THE ISLEY BROTHERS
Core members : - O'Kelly Isley, Jr. - Born 25 December 1937, Cincinnati, Ohio. Died 31 March 1986, Englewood, New Jersey
The Isley Brothers have had a long, influential and diverse career in black popular music. Ronald Isley was / is the group's lead singer and the band's consistent group member. They scored 42 hits on the pop charts between 1959 and 2003 and 72 R&B hits between 1962 and 2006. Sixteen of their albums charted in the Top 40.
Accompanied by their mother on piano, the four oldest Isley Brothers (O'Kelly, Rudolph, Ronald and Vernon) began singing gospel in their hometown of Cincinnati, Ohio, in the early 1950s. But when Vernon was killed in a bicycle accident in 1955 at the age of only 13, the group disbanded for more than a year. The remaining trio moved to New York City in 1957, trying to make a career in secular R&B (which wasn't far removed from black rock n roll in those days). Their first record came out on the Teenage label ("The Cow Jumped Over the Moon"/"The Angels Cried"), followed by "Rockin' MacDonald"/"The Drag" on Mark-X, both in 1957. Two singles on Gone, including the powerful rocker "Everybody's Gonna Rock and Roll", didn't do much to improve their commercial success, but then they were signed by a major label, RCA, in 1959. The three brothers were teamed up with the production duo of Hugo (Peretti) & Luigi (Creatore), who had previously worked for Roulette Records. The first RCA single, "I'm Gonna Knock On Your Door", didn't generate much action, but the song would become a # 12 hit in 1961 when it was revived by 14-year old Eddie Hodges (and a # 1 hit in Holland). And then came "Shout".
That song was the direct outcome of a performance by the Isleys of Jackie Wilson's hit "Lonely Teardrops" at the Howard Theatre in Washington, D.C. At the end of the song, lead singer Ronald started yelling "You know you make me wanna SHOUT". From there the brothers improvised a gospel-styled call-and-response vocal pattern. The audience's overwhelming reaction was witnessed by a promotion man from RCA. As a direct result, Hugo and Luigi persuaded the Isleys to use the idea as the basis for a song. In the end, "Shout" became a two-part record, released in September 1959.
While "Shout" didn't reach higher than # 47 on the Billboard Hot 100 (and strangely missed the R&B chart altogether), it became their first gold single on the basis of its longevity. Over the decades it has been covered by many artists, the best selling version being that of Joey Dee and the Starliters in 1962 (# 6).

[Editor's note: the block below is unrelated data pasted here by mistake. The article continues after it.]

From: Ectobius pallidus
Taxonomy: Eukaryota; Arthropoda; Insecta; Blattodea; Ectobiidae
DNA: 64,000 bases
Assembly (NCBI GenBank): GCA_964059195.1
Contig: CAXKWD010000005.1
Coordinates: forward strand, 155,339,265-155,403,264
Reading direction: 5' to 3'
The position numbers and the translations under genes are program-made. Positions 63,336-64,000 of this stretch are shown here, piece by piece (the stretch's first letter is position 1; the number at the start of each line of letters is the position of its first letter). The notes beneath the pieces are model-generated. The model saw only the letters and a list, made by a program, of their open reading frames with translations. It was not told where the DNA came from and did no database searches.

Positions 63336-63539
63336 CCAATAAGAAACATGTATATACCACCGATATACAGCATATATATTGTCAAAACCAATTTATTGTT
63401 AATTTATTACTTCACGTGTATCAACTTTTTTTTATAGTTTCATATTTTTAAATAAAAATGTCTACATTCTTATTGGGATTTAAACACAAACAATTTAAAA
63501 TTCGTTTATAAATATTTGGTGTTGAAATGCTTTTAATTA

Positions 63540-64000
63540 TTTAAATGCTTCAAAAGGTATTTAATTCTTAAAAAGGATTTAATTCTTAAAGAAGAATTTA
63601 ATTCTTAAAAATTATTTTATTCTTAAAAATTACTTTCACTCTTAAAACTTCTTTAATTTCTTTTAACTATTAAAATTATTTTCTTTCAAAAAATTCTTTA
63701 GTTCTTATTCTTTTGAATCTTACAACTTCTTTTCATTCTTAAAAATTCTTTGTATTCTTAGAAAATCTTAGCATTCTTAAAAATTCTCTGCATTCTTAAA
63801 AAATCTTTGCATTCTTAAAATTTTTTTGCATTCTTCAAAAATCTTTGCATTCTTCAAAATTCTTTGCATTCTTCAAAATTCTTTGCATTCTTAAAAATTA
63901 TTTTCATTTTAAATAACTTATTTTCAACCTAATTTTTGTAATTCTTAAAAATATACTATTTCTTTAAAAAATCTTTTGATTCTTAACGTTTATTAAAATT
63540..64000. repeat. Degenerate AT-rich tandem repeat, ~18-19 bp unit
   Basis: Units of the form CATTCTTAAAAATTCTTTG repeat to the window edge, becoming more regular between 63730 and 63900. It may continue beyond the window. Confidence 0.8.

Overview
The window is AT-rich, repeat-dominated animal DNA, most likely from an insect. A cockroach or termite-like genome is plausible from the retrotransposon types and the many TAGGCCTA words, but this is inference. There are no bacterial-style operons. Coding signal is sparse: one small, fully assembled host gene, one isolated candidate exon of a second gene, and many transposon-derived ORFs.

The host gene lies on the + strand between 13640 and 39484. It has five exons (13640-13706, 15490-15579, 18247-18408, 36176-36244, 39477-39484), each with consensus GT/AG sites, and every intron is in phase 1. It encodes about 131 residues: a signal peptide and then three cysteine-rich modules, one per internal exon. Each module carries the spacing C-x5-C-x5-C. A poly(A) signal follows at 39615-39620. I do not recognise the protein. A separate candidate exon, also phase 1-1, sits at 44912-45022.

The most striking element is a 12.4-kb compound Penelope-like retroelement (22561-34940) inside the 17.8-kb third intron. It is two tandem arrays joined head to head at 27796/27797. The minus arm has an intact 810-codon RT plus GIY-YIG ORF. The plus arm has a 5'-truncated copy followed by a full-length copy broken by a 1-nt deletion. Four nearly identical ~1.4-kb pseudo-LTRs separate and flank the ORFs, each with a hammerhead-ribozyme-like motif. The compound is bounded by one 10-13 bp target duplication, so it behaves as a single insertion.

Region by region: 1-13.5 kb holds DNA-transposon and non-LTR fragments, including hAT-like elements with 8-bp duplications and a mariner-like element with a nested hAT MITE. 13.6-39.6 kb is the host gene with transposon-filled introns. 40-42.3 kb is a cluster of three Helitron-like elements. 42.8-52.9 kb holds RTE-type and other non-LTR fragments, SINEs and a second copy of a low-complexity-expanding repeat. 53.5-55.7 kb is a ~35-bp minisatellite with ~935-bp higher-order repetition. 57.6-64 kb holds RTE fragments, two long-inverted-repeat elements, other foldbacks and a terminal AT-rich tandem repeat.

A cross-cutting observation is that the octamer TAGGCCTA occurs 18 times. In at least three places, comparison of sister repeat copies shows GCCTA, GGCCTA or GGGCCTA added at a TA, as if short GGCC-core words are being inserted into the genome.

The follow-up to "Shout" was "Respectable", which failed to chart in its original version, but the Outsiders scored a # 15 hit with the song (written by the three brothers themselves, like "Shout") in 1966. After three more non-charting singles for RCA, the group switched to Atlantic, where they were produced by Jerry Leiber and Mike Stoller. However, the Isley Bros didn't return to the charts until mid-1962, by which time they were recording for the Wand label. "Twist And Shout" (originally recorded in 1960 by the Top Notes for Atlantic) went to # 17 on the pop charts and gave them their first R&B hit (# 2). This is another much-covered rock standard, which the Beatles would record on their first LP, using the same arrangement as the Isleys. The next Wanda 45, "Twistin' With Linda", also did well (# 54 pop), but then there was again a hiatus of several years until the next hit. After unsuccessful stints at United Artists and (again) Atlantic, the Isleys landed at Tamla-Motown in 1966, where the Holland-Dozier-Holland production team treated them as an extension of The Four Tops. "This Is Old Heart Of Mine", the first Tamla single, was a big hit (# 12 pop, # 6 R&B, # 3 UK), but subsequent singles peaked much lower or didn't chart at all. Tired of the lack of control over their own records, the Isley Brothers decided they would be better off recording for their own label, which they called T-Neck Records. (In fact, they had already released one single on T-Neck in 1964, "Testify", but soon aborted the project.) Their debut single for the revived label, "It's Your Thing" (1969) became the biggest hit of their career (# 2 pop, # 1 R&B) and the start of a long string of hits on T-Neck, including four further # 1 R&B hits between 1975 and 1980.
The group's sound drastically changed in 1973 after brothers Ernie Isley (1952) and Marvin Isley (1953-2010), along with in-law Chris Jasper (1951) were added to the line-up. It is no exaggeration to say that they created a new funk genre.
After Kelly Isley's death in 1986 and Rudolph Isley's exit to fulfill a dream of ministry in 1989, Ronald has carried on with the Isley Brothers name either as a solo artist or with accompanying help from his younger brothers, Ernie and Marvin. In 1992 the Isley Brothers were inducted into the Rock and Roll Hall of Fame. When "Contagious" rose to # 19 on the pop charts and # 3 R&B in 2001, the Isleys became the first group to score a hit in six consecutive decades on Billboard's Hot 100. (It was also their biggest Dutch hit, reaching # 2.) Their last Top 100 hit was "What Would You Do", peaking at # 49 in 2003 and featuring R. Kelly.
In 2006, Ronald Isley was sentenced to three years in prison for tax evasion. After his release, he recorded his first solo album in 2010, followed by a second one in 2013. Marvin Isley died on June 6, 2010 of complications from diabetes. Ronald and Ernie have continued to perform together.
For rock n roll fans, the most interesting period in the long career of the Isley Brothers is 1957-1962. Their R&B recordings from that period have great intensity and are firmly rooted in the gospel tradition.
More info :
Discography : http://www.soulfulkindamusic.net/isleys.htm
CD recommendations :
Acknowledgements : Bruce Huston, Richard Pack, Jason Ankeny (AMG), Wikipedia, Joel Whitburn.
Dik, June 2014
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